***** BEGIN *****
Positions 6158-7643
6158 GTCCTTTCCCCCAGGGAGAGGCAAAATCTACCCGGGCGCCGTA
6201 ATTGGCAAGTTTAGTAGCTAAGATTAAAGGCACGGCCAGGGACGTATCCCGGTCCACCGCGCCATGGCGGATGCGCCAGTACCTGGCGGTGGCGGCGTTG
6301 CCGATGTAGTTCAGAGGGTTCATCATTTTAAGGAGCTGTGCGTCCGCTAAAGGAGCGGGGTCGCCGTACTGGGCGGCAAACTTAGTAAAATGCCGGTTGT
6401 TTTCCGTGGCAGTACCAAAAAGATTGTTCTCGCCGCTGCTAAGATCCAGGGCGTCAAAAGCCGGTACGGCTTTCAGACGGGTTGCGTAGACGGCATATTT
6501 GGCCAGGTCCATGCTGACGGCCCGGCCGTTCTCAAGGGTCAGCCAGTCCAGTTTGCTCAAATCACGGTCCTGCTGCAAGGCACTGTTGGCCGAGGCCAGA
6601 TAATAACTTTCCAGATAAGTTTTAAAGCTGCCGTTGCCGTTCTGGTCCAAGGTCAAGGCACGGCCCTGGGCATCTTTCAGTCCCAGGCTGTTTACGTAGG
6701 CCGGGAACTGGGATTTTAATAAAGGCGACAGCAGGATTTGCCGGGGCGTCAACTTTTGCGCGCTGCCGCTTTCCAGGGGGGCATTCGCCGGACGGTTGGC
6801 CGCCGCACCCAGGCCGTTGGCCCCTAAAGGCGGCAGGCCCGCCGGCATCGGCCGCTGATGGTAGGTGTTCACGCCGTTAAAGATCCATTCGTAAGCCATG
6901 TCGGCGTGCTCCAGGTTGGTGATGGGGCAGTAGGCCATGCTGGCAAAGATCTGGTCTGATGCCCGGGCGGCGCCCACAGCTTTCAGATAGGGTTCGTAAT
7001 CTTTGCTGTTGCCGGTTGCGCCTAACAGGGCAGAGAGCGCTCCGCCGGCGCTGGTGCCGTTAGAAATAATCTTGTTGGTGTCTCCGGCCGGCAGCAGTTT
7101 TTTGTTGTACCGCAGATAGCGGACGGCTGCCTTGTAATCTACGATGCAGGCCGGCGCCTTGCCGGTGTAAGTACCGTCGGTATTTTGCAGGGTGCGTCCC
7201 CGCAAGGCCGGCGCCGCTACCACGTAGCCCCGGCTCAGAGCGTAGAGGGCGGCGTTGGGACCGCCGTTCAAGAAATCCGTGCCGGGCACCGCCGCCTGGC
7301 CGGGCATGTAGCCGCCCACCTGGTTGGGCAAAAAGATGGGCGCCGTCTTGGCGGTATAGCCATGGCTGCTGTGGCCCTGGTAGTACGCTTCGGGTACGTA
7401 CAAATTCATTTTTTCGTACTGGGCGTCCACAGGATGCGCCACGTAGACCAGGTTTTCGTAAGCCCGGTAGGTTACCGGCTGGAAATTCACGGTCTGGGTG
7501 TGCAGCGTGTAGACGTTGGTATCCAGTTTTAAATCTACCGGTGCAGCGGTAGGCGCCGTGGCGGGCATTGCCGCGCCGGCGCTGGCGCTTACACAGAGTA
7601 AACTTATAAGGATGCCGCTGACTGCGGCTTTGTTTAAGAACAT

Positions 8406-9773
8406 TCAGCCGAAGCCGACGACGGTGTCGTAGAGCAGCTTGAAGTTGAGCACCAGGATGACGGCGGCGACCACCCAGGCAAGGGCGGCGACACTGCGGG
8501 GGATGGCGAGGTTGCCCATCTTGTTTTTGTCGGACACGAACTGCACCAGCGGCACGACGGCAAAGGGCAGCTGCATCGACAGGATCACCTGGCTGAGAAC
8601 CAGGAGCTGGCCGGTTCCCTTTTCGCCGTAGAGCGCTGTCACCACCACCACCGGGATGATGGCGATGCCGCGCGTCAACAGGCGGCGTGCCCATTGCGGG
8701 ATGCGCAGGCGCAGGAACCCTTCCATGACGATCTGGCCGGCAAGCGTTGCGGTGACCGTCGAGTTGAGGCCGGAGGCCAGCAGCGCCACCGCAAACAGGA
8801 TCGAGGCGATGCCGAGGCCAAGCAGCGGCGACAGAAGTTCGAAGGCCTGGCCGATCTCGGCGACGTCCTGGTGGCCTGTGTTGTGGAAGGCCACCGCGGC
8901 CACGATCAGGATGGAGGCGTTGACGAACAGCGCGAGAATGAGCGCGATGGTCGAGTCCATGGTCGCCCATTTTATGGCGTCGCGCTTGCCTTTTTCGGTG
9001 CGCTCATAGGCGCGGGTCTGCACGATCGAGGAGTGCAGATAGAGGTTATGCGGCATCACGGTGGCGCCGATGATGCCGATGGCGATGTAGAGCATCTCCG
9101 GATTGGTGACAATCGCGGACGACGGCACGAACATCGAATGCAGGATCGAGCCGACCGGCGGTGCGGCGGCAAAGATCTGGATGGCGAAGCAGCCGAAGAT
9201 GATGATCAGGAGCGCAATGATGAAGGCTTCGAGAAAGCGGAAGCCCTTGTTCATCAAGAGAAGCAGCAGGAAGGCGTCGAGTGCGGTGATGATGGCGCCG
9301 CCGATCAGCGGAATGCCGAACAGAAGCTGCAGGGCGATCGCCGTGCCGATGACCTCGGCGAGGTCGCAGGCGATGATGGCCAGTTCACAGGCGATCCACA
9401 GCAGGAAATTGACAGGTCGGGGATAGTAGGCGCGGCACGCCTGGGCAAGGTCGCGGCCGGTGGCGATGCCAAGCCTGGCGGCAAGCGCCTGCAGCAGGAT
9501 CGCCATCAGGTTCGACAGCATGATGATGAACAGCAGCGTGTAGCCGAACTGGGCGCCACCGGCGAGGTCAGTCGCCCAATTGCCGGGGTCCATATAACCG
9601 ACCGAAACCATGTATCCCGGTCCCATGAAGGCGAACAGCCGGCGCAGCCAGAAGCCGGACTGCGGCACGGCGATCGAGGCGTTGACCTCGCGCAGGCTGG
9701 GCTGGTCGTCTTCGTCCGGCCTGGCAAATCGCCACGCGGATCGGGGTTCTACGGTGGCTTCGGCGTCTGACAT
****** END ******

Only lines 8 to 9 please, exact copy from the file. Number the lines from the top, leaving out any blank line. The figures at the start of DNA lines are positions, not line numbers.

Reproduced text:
6701 CCGGGAACTGGGATTTTAATAAAGGCGACAGCAGGATTTGCCGGGGCGTCAACTTTTGCGCGCTGCCGCTTTCCAGGGGGGCATTCGCCGGACGGTTGGC
6801 CGCCGCACCCAGGCCGTTGGCCCCTAAAGGCGGCAGGCCCGCCGGCATCGGCCGCTGATGGTAGGTGTTCACGCCGTTAAAGATCCATTCGTAAGCCATG